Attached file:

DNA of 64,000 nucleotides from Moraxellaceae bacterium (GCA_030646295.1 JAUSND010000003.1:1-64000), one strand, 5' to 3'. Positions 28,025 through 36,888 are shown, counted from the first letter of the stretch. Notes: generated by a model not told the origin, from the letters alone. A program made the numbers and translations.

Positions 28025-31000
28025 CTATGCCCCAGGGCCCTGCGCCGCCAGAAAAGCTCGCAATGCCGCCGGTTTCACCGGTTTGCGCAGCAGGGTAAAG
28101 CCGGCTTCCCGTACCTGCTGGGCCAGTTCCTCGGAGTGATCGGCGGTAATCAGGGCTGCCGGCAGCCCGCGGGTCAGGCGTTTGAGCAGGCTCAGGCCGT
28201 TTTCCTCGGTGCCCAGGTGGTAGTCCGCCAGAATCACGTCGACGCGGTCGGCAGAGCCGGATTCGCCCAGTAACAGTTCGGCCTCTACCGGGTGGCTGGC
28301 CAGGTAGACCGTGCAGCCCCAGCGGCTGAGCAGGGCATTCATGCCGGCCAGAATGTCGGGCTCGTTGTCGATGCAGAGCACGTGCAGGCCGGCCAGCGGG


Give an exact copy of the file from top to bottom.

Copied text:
DNA of 64,000 nucleotides from Moraxellaceae bacterium (GCA_030646295.1 JAUSND010000003.1:1-64000), one strand, 5' to 3'. Positions 28,025 through 36,888 are shown, counted from the first letter of the stretch. Notes: generated by a model not told the origin, from the letters alone. A program made the numbers and translations.

Positions 28025-31000
28025 CTATGCCCCAGGGCCCTGCGCCGCCAGAAAAGCTCGCAATGCCGCCGGTTTCACCGGTTTGCGCAGCAGGGTAAAG
28101 CCGGCTTCCCGTACCTGCTGGGCCAGTTCCTCGGAGTGATCGGCGGTAATCAGGGCTGCCGGCAGCCCGCGGGTCAGGCGTTTGAGCAGGCTCAGGCCGT
28201 TTTCCTCGGTGCCCAGGTGGTAGTCCGCCAGAATCACGTCGACGCGGTCGGCAGAGCCGGATTCGCCCAGTAACAGTTCGGCCTCTACCGGGTGGCTGGC
28301 CAGGTAGACCGTGCAGCCCCAGCGGCTGAGCAGGGCATTCATGCCGGCCAGAATGTCGGGCTCGTTGTCGATGCAGAGCACGTGCAGGCCGGCCAGCGGG